Full throttle: NASCAR's Landon Cassill trains like an endurance athlete
The Coca-Cola 600 is NASCAR's version of a marathon: a 600-mile race over 400 laps that takes nearly four hours to finish. Held annually during Memorial Day Weekend, it’s the longest event on the sport’s 36-race calendar and a true test of endurance, spanning from daylight into dusk.
Apparently, completing it wasn’t a strenuous enough effort for Landon Cassill. On May 24 the 26-year-old from Fairfax, Iowa, finished 39th, then swapped his number 40 Chevy for a pair of sneakers and ran 13.92 miles from Charlotte Motor Speedway to the NASCAR Hall of Fame in 1:41:49 (an average of 7:19 per mile). “It's a mental challenge, just like in a race car,” says Cassill of his long-distance runs. “We are endurance athletes.”
Six-time Cup Series champ Jimmie Johnson, who has ran marathons and triathlons, inspired Cassill’s focus on fitness.
“[Jimmie] was always someone who I looked up to and I always compared myself to him—my driving style is similar to his,” Cassill says. “But I looked at him, the way he was training, his endurance, the way was he was as an athlete, and I was like, ‘I’m nothing like Jimmie Johnson.”
Through the influence of his racing idol and his father, who was a track star at his high school in Cedar Rapids, Iowa, Cassill increased his training load and intensity. After six months of running, biking and swimming in preparation for the Ironman 70.3 World Championships in Austria on Aug. 29, Cassill is feeling the benefits behind the wheel.
“There are so many conditions in the car stacked against you while you’re trying to maintain focus,” says Cassill of the temperature, high speed and life-threatening factors drivers face on the track. “In the car you need mental clarity to make split-second decisions and in a workout you need it to fight off the pain.”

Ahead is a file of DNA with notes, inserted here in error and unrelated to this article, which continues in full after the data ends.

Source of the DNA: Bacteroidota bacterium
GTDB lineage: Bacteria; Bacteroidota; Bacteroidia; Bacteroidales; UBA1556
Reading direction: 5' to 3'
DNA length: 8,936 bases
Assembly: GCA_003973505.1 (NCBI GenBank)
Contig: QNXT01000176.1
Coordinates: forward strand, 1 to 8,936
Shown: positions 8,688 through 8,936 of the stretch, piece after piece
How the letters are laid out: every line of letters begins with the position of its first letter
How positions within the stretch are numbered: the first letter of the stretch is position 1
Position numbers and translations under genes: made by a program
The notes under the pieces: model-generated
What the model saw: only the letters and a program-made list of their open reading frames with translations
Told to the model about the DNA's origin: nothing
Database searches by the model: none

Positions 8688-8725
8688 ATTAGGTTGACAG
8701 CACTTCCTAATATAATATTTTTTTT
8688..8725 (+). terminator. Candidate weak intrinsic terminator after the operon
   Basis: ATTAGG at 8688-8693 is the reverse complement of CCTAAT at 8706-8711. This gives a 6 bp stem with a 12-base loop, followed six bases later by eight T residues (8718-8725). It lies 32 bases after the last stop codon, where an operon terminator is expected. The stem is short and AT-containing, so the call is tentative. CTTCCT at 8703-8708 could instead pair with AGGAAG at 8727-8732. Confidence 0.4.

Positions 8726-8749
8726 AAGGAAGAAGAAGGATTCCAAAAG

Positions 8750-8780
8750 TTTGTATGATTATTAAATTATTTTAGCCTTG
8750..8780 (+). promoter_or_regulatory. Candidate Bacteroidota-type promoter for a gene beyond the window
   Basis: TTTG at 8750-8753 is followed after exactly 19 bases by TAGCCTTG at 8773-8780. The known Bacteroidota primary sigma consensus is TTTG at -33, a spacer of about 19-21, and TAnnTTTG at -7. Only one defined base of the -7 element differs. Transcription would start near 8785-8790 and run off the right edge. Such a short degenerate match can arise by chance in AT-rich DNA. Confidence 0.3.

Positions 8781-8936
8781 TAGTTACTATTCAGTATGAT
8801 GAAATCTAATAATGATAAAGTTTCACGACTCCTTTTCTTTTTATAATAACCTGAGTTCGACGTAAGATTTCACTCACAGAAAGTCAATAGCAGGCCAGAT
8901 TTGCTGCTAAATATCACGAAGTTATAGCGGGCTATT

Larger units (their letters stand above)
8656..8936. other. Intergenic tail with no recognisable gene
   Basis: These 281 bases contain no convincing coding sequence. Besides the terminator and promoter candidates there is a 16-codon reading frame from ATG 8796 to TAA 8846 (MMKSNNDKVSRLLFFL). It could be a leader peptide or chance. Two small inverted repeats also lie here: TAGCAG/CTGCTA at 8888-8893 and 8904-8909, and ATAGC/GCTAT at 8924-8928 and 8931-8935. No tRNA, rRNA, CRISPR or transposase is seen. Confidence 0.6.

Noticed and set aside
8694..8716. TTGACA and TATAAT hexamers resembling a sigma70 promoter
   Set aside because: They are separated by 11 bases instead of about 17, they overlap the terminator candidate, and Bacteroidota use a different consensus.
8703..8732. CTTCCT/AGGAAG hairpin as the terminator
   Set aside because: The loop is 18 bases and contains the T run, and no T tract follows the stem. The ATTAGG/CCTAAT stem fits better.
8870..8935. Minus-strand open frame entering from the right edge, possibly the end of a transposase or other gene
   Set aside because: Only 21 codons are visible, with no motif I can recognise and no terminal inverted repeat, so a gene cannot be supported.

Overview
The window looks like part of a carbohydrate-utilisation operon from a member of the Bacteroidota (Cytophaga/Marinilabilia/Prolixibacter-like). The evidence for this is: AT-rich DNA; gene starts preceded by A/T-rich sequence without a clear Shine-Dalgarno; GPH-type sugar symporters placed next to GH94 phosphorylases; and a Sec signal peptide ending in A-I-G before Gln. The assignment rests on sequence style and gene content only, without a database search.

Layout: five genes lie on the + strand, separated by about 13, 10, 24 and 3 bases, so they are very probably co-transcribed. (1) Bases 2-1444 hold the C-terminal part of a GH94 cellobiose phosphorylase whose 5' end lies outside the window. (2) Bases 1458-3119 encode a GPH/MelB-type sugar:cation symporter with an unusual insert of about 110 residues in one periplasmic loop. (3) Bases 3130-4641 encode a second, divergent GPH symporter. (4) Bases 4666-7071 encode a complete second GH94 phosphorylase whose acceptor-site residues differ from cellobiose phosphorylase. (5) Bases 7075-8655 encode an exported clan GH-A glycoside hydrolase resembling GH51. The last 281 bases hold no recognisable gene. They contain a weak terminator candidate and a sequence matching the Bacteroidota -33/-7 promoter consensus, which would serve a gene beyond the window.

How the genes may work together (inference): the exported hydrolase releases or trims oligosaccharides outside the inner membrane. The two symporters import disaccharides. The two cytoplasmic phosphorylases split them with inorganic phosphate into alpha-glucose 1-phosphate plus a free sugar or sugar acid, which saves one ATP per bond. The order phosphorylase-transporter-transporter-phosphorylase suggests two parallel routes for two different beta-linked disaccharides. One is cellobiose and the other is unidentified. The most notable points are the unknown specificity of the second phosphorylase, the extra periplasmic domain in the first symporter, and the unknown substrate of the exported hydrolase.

Cassill also says his Ironman training has benefitted the dynamic of his race team and guided him towards adopting a plant-based diet. While he typically ate vegetarian meals at home because of his wife’s preferences, Cassill ate differently on the weekends—“I started to notice a difference between how I felt at home after workouts and how I felt on the road”—and he finally made the switch. As a result of his new outlook on nutrition and fitness, Cassill signed on as a sponsor for gym chain Snap Fitness and supports plant-based meat substitute Beyond Meat.
“I’ve become really interested in the metabolic side of things,” says Cassill. “Hydration and nutrition are the ‘it’ factors as a pro athlete.”
During a race Cassill's heart rate resembles that of a marathoner, hovering between 70% and 90% of his maximum. He prepares for that stress by training six to seven days a week, sometimes in two sessions a day, while still logging nine to 12 hours a week behind the wheel of his car. Cassill's trainer, Jamey Yon, says he creates structured, detailed workouts based on biometric feedback for the 5'7", 155-pound Cassill, who like most drivers is accustomed to monitoring the meters on the dashboard. “Instead of perceived effort, it’s based on numbers like heart rate or power output,” Yon says.
On a bike, Cassill must hit specific power output values (measured in watts) throughout the workout. In an interval running session or during hill repeats, he focuses on the percentage of his max heart rate. Yon also measures Cassill’s fitness through his 5K pace, taking factors such as humidity, sleep, stress and fatigue from a race into consideration.
In the future, Cassill hopes to use the devices made to measure running performance to capture data during car races and quantify how fatigued his body is after driving.
“By the end of a race, the car’s brakes are hot, you’ve boiled the fluid and burnt up the tires, so you have to manage it over the course of the race,” says Cassill. “I visualize a workout like a NASCAR race—you just have to manage your body.”
Temperatures can exceed 120° inside a NASCAR cockpit, and Cassill could lose up to 15 pounds during a three-hour race if he didn't drink anything. Here, trainer Lon offers tips on staying hydrated and how to tell if you're succeeding.
Getting to the starting line with too much water in your system can be detrimental. Drink the standard eight to 10 glasses a day and make sure to lightly salt your food the day before a race to avoid cramping.
Hop on the Scale
Weighing yourself before and after a workout can be an indicator of how much fluid your body is losing during exercise. Every pound lost is equal to 16 ounces of fluid, Yon says.
Check the Color
Monitoring your urine color is another method of measuring your body's hydration level. Anything dark is a sign of dehydration; light yellow is the gold standard.